Getting underway, getting there

So: I left for Germany on Monday the 7th, taking an evening flight from JFK Airport in New York. (More choices for flight times, and it’s actually not that much further than the Philly airport for us.) This is not my plane, but rather an Air France Airbus A380 getting ready for the milk run to Paris:

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She’s an unusual bird – two decks running the length of the plane, a first in the commercial jet age. I would have enjoyed having a chance to take a tour, or better yet, to go out for a spin. Another time.

My bird was no slouch, though… this was my first time on a 747:

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First impressions: Huge plane. Incredibly long – I was in one of the back rows and it felt like I had traveled a mile to get to my seat. Kind of like a fun house version of an airplane. Also, it turns out the 747 is a pretty ungainly bird on the ground and at low altitude. Below 10,000 feet (3,300m) it shook and shimmied like a car with a bad transmission.

Anyway, after seven hours aloft we touched down at mid-day in Frankfurt. I took the train from the airport to Heidelberg, and then picked up a car. The train was an Inter-City Express (ICE), and it was gorgeous inside:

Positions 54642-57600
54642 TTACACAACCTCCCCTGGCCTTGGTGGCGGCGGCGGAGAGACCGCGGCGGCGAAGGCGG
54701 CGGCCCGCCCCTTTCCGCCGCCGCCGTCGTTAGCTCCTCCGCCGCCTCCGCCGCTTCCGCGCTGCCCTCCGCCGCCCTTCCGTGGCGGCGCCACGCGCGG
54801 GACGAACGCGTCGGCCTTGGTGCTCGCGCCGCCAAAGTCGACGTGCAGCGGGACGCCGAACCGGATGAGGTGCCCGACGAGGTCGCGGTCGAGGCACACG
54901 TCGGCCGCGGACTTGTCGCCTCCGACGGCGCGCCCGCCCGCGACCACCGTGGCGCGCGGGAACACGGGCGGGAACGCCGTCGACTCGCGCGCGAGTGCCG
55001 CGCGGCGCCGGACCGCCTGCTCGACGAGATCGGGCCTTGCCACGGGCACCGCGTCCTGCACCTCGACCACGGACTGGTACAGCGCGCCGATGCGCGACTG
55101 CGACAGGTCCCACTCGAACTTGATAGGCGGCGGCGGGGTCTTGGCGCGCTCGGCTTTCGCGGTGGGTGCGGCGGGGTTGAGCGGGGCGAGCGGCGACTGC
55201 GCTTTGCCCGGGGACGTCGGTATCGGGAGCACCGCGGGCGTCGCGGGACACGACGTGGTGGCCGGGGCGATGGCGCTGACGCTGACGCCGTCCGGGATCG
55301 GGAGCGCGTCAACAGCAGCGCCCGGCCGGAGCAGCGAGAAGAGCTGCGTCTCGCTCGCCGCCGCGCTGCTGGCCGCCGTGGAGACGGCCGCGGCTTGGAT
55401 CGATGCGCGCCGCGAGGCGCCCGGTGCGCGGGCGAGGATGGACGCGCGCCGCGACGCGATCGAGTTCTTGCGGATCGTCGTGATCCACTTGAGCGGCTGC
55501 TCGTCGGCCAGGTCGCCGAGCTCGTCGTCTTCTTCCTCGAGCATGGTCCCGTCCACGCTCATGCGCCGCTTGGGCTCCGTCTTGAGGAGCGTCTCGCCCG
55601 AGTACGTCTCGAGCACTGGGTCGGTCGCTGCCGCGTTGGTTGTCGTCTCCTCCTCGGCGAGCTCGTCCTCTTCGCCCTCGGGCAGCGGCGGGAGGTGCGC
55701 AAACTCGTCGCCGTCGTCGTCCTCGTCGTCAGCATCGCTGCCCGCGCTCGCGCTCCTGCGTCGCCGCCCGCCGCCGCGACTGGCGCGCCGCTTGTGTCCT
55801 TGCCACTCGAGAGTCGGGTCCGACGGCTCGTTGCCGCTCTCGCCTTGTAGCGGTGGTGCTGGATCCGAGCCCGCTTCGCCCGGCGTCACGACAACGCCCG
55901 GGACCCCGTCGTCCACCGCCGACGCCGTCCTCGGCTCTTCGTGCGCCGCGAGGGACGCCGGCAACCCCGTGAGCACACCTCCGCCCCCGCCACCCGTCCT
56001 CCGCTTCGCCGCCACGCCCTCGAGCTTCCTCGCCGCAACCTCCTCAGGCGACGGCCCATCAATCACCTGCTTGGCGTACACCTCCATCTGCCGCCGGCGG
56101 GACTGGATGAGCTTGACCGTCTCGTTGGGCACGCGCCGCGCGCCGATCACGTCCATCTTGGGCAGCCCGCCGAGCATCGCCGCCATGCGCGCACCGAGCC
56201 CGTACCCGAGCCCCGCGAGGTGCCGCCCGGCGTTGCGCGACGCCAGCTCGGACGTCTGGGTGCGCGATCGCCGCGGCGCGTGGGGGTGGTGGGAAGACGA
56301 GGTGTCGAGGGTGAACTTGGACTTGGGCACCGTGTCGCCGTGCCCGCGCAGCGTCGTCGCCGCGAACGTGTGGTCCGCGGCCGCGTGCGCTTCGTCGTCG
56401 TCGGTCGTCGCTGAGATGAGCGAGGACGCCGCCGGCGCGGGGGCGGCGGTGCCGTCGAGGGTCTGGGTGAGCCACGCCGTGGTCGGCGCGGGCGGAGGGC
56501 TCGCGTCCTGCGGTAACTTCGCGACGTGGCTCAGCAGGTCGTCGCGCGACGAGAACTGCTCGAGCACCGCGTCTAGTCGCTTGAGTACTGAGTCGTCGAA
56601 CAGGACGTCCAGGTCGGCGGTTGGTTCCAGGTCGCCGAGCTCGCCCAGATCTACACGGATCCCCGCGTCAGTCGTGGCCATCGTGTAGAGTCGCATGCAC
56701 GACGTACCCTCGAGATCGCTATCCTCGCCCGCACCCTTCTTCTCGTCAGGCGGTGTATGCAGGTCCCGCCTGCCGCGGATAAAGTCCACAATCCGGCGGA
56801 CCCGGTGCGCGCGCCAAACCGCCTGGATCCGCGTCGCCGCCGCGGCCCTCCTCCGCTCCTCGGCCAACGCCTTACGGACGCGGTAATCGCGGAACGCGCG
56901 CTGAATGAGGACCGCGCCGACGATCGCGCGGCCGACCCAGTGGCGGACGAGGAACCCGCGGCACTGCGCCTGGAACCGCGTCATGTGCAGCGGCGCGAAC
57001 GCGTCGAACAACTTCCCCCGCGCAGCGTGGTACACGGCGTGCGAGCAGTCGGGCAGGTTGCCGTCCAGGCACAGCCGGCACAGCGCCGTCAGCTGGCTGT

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Hard to see from the picture, but they have this beautiful glass sliding door arrangement between the passenger compartments, and it is slightly mirrored, and the information display is set into the mirrored surface so it looks like it is floating there. German engineering.

My hotel was only a few minutes from the train station and rental car place, so I was in the room fairly quickly. The hotel is a boutique, not part of a chain, and the rooms are actually distributed among three older buildings along the same block in a neighborhood. The room itself was bright, airy, and surprisingly spacious for a European hotel:

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The strange little oval in the foreground of this picture is actually a small dining table and two chairs:

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There was a small kitchenette in the room, which came in handy:

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In fact, soon after I arrived I went to the local Aldi supermarket (yes!) around the corner and bought some essentials:

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Don’t let anyone tell you life in Germany is always outrageously expensive – I picked up a six-pack of beer for the equivalent of $2.40. Try that in Pennsylvania.

The room had no air conditioning, but this wasn’t a problem – most days the weather was cool enough on its own. And anyway, the room had a fan with the brand name Alaska. Isn’t that a fine brand name for a fan?

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So, there I was, safely ensconced in Heidelberg. I went out and had a nice dinner, and then had a long, long sleep – 13 hours! Woke up fresh and ready to get to work the next day.

Tomorrow: Trees, bikes, and cathedrals.